Microsoft Office Tutorials and References
In Depth Information
has undergone the SDL process is decidedly more secure than the software
developed by the high school kid down the street.
Once the software is tested — and retested — your next concern might be
about how easy it is to hack into your individual site. The data you store on
Office Live is stored in computer systems located in controlled facilities.
Additionally, Microsoft created an army of MPs, called the Microsoft Security
Response Center (MSRC). MSRC’s sole purpose in life is to protect Microsoft
customers from vulnerabilities in Microsoft software. The MSRC don dark
glasses and trench coats and snoop around looking for security leaks in
Microsoft software. If the MSRC finds something that is suspect, they get all
hot and bothered and moves in quickly to arrest all the bad guys. Okay, the
bad guys aren’t always arrested — but Microsoft is constantly searching for
security leaks in much the same way that your antivirus software looks for
Crash — am I dead yet?
Want to see a CEO change colors? Tell him that the server just crashed and
watch him go from red to white in sixty seconds; you might even see a few
lovely shades of purple along the way. Microsoft uses redundant hardware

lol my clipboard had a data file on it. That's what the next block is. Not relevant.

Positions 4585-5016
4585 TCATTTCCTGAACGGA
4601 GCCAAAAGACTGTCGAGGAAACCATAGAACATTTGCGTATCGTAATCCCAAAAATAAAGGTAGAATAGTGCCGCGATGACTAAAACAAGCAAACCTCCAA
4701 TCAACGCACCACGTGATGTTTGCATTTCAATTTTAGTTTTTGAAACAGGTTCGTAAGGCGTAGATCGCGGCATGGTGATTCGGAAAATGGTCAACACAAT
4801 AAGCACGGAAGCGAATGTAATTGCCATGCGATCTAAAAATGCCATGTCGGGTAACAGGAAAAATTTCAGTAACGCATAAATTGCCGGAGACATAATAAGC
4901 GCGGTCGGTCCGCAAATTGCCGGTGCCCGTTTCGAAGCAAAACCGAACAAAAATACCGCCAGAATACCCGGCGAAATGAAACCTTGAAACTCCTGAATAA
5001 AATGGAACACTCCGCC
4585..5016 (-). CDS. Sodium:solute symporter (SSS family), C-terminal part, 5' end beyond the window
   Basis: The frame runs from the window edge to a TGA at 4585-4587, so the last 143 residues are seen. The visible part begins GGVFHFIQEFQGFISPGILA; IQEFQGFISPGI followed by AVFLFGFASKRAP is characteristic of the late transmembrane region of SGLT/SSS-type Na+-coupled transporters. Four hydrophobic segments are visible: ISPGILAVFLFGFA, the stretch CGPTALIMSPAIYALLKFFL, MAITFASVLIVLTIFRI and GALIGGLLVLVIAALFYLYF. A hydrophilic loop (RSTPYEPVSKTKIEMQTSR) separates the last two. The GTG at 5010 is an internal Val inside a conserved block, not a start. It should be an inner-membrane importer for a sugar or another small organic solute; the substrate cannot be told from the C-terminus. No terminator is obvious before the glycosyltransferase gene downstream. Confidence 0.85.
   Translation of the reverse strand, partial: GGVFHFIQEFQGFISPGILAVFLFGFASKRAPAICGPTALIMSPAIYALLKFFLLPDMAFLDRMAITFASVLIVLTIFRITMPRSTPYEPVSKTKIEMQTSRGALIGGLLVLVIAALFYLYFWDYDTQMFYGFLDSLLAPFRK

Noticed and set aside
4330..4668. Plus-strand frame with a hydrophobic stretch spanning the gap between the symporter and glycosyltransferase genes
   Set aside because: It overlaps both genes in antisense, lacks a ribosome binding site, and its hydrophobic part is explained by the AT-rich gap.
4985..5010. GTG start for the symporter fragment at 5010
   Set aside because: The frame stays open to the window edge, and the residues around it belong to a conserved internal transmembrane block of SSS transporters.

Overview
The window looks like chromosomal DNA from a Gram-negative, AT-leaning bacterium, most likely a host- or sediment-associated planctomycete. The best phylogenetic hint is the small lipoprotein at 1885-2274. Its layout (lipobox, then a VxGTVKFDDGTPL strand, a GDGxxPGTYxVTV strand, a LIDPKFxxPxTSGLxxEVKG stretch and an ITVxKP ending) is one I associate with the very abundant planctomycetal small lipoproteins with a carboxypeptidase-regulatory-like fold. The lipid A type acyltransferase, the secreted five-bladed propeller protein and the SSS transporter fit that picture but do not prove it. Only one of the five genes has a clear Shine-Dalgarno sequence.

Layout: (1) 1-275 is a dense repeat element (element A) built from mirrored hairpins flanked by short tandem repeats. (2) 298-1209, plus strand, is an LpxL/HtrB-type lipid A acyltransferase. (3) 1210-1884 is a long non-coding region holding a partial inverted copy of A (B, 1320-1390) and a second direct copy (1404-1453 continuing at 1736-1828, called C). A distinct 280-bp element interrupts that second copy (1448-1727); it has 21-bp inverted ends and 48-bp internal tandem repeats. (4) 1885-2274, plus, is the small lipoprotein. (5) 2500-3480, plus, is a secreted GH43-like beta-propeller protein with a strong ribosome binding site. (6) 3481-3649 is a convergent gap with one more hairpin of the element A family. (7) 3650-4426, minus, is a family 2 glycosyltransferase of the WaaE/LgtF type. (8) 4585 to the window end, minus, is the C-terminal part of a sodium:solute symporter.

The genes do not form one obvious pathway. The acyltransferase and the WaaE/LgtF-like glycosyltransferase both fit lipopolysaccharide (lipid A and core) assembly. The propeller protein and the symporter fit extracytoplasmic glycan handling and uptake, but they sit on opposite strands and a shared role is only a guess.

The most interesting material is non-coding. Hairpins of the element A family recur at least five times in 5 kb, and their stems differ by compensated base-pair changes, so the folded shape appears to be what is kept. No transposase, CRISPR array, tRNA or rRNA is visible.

and software systems to protect against system failures. Redundancy means
that Microsoft uses more than one server on a Web site to perform the same
party tricks. If one of the servers crashes, another server takes its place
without missing a beat. Redundancy ensures that your Web site continues to
function and your data continues to be safe and sound.
What happens if I hit the Delete button?
Accidents happen. Suppose you’re showing your boss all the neat sites
you’ve created in Office Live to house every last piece of critical company
information. And that the boss decides he’d like to play with all that neat,
critical, important information you’ve just spent days putting into Office Live.
And then suppose that the boss wonders what will happen when he hits that
pretty button with the red X that says Delete . When the message shown in
Figure 1-1 appears, he gets bored, doesn’t bother to read it, and clicks OK.